I wish they would stop to consider what that actually means for them and their own children. I wish they would consider what that means for the children of the police officers. I wish they would realize they don’t have to groupthink based on what people tell them to.
I wish they would remember they could be thinking, contributing individuals and use their talents and abilities for good.
It is worrying watching my father leave every morning, even on a good day in America, but right now, can you imagine how my siblings, my cousins and I feel? We sit here, watching our fathers go out to fight a war specifically prescribed for them, knowing that they are able to transcend the noise of the media, but cannot avoid the bullets and the fiendish hate all the same.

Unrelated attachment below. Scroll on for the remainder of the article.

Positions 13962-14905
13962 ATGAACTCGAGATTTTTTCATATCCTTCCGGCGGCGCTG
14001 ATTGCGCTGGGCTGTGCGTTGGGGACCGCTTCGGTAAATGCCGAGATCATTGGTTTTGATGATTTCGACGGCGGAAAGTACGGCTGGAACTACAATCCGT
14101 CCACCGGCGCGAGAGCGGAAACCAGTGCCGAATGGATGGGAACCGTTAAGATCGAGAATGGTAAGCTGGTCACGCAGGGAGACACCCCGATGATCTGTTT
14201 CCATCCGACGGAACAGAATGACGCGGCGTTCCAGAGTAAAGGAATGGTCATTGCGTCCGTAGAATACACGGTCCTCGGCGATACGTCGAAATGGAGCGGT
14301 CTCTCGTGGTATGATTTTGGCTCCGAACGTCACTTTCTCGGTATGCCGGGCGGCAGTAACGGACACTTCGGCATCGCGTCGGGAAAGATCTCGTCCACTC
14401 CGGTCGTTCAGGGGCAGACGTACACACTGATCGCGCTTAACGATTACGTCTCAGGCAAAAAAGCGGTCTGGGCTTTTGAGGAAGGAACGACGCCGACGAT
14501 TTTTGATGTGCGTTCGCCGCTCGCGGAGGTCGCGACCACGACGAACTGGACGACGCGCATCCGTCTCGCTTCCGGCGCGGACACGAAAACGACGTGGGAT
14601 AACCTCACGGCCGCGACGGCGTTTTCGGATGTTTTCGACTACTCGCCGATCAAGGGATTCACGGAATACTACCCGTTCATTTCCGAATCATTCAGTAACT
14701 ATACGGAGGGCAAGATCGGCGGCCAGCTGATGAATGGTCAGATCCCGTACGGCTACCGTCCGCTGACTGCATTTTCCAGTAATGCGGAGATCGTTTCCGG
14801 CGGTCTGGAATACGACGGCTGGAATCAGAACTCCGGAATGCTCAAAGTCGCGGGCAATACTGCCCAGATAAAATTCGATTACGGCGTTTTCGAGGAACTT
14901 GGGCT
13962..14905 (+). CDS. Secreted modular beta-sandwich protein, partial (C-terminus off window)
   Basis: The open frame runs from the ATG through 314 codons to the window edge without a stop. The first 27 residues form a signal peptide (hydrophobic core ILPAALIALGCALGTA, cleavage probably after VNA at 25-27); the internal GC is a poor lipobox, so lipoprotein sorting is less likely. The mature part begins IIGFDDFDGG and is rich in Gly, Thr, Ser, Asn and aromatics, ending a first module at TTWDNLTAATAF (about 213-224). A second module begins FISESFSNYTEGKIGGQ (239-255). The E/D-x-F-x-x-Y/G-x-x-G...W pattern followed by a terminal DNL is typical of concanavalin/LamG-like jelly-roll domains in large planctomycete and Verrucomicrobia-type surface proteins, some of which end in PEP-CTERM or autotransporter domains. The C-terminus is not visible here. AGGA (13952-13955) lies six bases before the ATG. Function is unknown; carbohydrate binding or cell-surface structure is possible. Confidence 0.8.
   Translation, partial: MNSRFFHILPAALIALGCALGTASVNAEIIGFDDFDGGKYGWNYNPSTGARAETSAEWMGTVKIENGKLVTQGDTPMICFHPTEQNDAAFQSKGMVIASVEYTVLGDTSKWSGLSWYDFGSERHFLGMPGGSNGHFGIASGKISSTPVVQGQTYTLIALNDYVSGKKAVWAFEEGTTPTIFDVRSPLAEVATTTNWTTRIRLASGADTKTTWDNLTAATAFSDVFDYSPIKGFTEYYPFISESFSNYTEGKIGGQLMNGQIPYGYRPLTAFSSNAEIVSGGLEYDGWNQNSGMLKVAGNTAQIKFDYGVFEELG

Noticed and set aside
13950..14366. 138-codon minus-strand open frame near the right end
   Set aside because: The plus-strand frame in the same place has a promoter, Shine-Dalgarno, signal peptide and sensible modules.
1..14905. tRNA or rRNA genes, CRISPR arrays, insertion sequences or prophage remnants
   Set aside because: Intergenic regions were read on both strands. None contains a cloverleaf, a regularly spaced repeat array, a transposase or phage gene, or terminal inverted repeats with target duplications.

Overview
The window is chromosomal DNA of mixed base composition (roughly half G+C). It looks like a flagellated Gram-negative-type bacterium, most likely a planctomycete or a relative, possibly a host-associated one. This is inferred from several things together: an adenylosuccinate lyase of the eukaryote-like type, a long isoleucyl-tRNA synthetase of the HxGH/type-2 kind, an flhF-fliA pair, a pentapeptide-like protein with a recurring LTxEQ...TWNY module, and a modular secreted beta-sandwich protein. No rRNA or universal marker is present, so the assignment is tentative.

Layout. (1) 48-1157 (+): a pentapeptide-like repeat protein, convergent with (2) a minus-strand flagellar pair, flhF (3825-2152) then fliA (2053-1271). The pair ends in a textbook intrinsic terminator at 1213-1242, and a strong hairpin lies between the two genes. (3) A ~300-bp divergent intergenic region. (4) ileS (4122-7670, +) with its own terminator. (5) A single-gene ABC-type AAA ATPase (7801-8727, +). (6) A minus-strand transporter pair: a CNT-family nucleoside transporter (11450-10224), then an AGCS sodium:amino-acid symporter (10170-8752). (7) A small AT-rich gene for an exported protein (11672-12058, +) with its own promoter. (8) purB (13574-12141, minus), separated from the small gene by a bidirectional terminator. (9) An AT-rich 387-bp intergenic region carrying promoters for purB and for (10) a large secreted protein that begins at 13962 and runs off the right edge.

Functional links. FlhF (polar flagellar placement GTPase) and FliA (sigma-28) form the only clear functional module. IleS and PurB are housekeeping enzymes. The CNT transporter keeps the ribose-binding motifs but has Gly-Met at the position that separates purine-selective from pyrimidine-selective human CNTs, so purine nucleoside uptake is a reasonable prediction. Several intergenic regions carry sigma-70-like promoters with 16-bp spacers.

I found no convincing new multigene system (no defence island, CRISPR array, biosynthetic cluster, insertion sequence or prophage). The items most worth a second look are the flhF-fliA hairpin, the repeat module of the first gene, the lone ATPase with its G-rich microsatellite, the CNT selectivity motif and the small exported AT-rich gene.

America needs its police officers. Somehow, it’s a forgotten fact and a tragedy. What people can’t see is that all their virtue signaling and crying out for social justice is pointless, because if they eliminate the group of people whose job it is to administer and keep justice, who will maintain it for them?
They are crying for anarchy, and anyone who has studied history will remember the failures of anarchical societies or attempts in our past. Why would you cry for “social justice” for the oppressed, and then try to murder or remove the people who have sworn to uphold that very idea?
It just doesn’t make sense, and it causes me actual pain and sleepless nights because I fear for this country more than I ever dreamed I would. Oh, for a peaceful childhood that no longer exists!
A prominent trainer in law enforcement told us we should thank our higher power that someone is willing to kill in order to save lives, because if the day comes when no one is willing to do that anymore, we will have to fold up our flag and kiss our country goodbye, because someone else who is willing to kill is going to take their place.